From the early 20th century onwards, the company received numerous awards, notably for its prowess in extra-slim watches. In 1903, it was awarded the coveted chronometer certificate issued by the Neuchâtel Observatory for its invention of a new extra-flat lever movement fitted inside a pocket watch. Two years later, Cyma introduced the calibre 701 with a thickness of just 3.85mm – a remarkable achievement for the time. In recognition of its watchmaking feats, the company won first prize at the World Fair in Brussels in 1910.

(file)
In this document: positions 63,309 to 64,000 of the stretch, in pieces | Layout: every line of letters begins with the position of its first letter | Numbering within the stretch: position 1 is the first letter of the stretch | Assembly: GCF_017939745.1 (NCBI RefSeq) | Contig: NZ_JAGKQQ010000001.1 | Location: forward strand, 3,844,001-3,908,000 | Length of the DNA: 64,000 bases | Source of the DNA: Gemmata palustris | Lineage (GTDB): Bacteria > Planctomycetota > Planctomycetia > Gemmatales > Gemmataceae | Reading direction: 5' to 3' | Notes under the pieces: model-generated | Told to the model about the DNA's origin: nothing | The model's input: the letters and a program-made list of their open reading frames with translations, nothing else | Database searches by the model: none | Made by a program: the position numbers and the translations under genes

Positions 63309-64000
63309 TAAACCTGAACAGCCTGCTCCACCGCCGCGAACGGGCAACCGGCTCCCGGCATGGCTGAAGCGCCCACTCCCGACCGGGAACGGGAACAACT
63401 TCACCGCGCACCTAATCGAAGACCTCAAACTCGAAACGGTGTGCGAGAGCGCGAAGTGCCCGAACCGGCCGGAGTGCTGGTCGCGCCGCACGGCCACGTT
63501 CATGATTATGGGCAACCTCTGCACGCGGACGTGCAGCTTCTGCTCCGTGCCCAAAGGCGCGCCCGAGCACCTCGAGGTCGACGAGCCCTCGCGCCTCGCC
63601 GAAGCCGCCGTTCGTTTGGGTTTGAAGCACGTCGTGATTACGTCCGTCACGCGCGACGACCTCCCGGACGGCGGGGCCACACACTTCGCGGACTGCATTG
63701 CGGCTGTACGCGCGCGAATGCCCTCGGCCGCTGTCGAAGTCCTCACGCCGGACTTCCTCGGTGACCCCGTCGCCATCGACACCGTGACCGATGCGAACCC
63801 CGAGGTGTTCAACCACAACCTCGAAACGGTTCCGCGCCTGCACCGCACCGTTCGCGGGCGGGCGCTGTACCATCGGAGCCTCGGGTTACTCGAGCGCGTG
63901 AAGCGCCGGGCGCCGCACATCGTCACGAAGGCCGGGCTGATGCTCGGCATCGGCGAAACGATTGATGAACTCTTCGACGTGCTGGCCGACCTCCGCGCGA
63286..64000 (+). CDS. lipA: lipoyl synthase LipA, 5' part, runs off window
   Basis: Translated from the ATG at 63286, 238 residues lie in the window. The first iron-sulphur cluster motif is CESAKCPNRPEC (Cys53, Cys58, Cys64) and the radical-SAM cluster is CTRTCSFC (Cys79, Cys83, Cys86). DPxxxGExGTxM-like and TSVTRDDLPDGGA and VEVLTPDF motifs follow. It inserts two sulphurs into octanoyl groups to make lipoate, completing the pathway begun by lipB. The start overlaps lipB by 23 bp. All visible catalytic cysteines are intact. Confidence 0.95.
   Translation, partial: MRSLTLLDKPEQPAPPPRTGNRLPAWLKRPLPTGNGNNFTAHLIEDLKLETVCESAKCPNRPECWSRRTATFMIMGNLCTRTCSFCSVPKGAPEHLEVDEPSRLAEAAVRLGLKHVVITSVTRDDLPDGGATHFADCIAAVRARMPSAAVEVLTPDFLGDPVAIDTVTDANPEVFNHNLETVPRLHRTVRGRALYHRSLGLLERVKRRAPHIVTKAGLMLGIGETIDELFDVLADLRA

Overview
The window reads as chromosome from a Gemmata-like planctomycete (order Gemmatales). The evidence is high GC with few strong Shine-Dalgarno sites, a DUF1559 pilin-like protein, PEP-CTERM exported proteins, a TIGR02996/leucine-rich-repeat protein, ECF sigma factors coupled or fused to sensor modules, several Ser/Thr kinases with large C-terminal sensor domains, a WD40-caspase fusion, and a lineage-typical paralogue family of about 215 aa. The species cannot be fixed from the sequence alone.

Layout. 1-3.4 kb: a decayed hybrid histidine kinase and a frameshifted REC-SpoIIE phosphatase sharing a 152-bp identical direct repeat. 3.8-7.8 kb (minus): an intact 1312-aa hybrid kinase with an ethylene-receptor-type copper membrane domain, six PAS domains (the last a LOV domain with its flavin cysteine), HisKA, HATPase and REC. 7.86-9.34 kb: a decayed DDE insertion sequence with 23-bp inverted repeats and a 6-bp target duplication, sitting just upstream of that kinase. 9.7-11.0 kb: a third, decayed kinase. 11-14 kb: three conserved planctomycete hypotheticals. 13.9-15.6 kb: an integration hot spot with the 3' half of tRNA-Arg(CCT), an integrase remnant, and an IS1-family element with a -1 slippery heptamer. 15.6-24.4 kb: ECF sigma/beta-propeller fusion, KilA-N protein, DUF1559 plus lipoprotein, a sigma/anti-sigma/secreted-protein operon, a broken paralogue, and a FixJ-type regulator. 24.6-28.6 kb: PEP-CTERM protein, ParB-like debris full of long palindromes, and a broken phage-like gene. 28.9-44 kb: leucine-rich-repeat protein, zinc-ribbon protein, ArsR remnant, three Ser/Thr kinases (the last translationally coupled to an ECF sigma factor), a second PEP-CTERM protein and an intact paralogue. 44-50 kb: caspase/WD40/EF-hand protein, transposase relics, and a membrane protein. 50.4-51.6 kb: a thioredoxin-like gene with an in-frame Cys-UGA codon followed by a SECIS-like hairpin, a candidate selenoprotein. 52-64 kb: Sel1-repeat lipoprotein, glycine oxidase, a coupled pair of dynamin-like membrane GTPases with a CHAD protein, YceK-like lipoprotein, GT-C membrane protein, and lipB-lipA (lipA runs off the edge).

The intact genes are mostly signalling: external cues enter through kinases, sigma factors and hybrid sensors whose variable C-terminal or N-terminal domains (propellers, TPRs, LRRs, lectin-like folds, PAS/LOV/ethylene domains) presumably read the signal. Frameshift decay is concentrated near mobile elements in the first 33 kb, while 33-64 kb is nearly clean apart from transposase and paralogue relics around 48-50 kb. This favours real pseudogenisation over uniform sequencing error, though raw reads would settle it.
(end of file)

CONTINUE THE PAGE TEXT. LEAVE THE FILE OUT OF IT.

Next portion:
Output, meanwhile, had risen significantly, with some 2,500 movements being assembled daily in the workshops. From 1915, Cyma’s highly skilled designers and technicians were elaborating shock-resistant movements of unparalleled strength, along with the first waterproof models, which were finished to an equally high standard.
During the 1920s, the company was at the forefront of component interchangeability, which enabled its workshops to produce watches on a much bigger scale. By 1929, Cyma boasted the biggest workshop in Europe and employed 2,000 people to assemble 4,000 watches a day. In the same year, the company received first prize at the International Barcelona Exposition.